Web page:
That said, Sally: while I accept the point you're making, it's difficult to draw conclusions from the statistics you quote. You only give figures for books published in 1991 - without more detailed figures over longer periods of time, and without separating out publication figures for poets, it's impossible to tell whether the awards figures really are as biased towards men as one might think. I bet there are more conclusive statistics out there, but journalists don't - as a rule - seem to be terribly good with stats.

And, no, I'm not bitter because the majorest awards I've ever been shortlisted for were won by Meg Rosoff and Julia Golding respectively...

John Dougherty said...

...Oh, and I suppose having made a fuss about the use of stats, I ought to admit that my comment about teaching is purely anecdotal and not based on research.

I bet I'm right, though.

Anonymous said...

How odd! I dreamed about you last night, Sally, and you had invited me to a girls only party. When the men gatecrashed, I was so furious that I got up and left.

Nick Green said...

Isn't Joanne Rowling 'J.K.' because Bloomsbury advised her not to advertise initially the fact that she had two X chromosomes? The extraordinary thing is that even now, when she is the bestselling author of all time, ever, in any genre (I don't have the stats but 'I bet I'm right'...) female authors, especially for children, are still encouraged to veil themselves behind initials.

What is that all about? Sally, ever considered becoming 'S. Nicholls', in the hope that at least one idiot thinks you are a man called Simon? (Though it would make those school visits a tad unsettling, perhaps).

Charlie Butler said...

Well, that's weird! I thought I'd check up on my Ted Heath anecdote to make sure I wasn't slandering the old bachelor, and discovered that while I'd got the conversation right, the person Heath rang up wasn't a scientist at all, but the editor of The Dictionary of National Biography.

Her name? Dr C. S. Nicholls...

Sally Nicholls said...

Phew! I had a horrible feeling last night that I would open the comments box to hundreds of people criticising my statistics, pointing out that women are still ahead on children's prizes and accusing me of slandering the children's laureateship, none of which I intended to do.

The statistics are taken directly from Mslexia magazine's opening leader, so yes, are a bit out of date. I got the children's statistics myself (by counting), but I only realised I was supposed to be blogging late yesterday, so they're the only up-to-date statistics.

Interestingly, of the first six Carnegie winners, five were women, which only goes to emphasise what I was saying about the Laureate statistics being too small to generalise.

And Nick, when I was a little girl all my books were by S. M. Nicholls, because I thought it made me sound more distinguished. But then I heard that G. P. Taylor used his initials 'to be like J.K.R.', and it put me right off ...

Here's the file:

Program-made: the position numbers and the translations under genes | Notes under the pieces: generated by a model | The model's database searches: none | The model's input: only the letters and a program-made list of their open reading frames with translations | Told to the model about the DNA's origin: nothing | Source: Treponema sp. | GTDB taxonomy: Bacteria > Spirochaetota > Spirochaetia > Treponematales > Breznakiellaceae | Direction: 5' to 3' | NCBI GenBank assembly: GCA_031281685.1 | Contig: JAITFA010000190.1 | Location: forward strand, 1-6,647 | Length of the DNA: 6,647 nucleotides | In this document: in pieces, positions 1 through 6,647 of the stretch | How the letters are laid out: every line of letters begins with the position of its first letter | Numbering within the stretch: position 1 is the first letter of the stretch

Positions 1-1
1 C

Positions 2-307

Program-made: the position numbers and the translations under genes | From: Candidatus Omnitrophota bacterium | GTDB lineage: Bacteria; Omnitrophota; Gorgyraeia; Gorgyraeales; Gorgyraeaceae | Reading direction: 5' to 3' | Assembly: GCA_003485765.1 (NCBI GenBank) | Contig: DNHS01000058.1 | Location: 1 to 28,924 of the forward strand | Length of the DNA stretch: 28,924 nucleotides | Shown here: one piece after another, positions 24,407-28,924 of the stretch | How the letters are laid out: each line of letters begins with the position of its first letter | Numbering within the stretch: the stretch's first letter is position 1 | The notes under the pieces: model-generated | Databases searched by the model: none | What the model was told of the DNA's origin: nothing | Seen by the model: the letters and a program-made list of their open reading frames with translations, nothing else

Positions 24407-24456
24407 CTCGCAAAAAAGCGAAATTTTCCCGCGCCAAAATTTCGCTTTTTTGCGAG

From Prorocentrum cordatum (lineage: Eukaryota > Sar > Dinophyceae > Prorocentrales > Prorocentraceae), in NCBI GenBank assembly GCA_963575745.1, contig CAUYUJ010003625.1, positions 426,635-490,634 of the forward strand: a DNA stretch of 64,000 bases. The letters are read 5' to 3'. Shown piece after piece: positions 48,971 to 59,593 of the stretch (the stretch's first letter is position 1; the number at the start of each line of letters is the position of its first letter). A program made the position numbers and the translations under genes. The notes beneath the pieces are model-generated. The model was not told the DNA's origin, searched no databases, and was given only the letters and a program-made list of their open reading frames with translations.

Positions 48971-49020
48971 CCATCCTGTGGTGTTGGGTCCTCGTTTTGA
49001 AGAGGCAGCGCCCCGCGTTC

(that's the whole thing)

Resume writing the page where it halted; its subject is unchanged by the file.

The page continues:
Katherine Roberts said...

I've heard it said that a woman has to be twice as good as a man at whatever she does to earn the same amount of public recognition and respect for her work. I have always worked to that formula in my own life - it saves a lot of frustration, and can be quite satisfying if/when you do get any kind of recognition!

But I believe the JK initial thing was originally so that boys would not be put off buying the Harry Potter books. Would they have been put off? That's a million-dollar question, I suppose.

Jon M said...

Interesting post. It would be interesting too, to see how many women worked in publishing and what positions they held. My limited experience has been that most of the people working on my book are female.

I've also noticed that this blog post is becoming dominated by men... well at the time of writing...

Sally Nicholls said...

My experience of children's publishing is that it is overwhelmingly female. I can think of two men who work at Scholastic - everyone else is women. And last year's Carnegie judging panel - which picked an incredibly male-focused shortlist, without one book with a female lead character - consisted of eight women and two men.

Nick Green said...

> last year's Carnegie judging panel - which picked an incredibly male-focused shortlist, without one book with a female lead character - consisted of eight women and two men.

It was the fault of those muddle-headed women, then, you think? :-)

Leslie Wilson said...

Yes, one can't rely on women to look after women's interests - Mrs Thatcher was a good example of that, though one of the few things she did was to introduce separate taxation for women, so that I am no longer a financial adjunct to my spouse. I'm always surprised that more people don't suppose me to be male - though it does happen. But maybe that's why boys like my work - they don't need to worry about being seen reading a woman's book. It's all very depressing, though, and shows that we have to keep standing up for ourselves..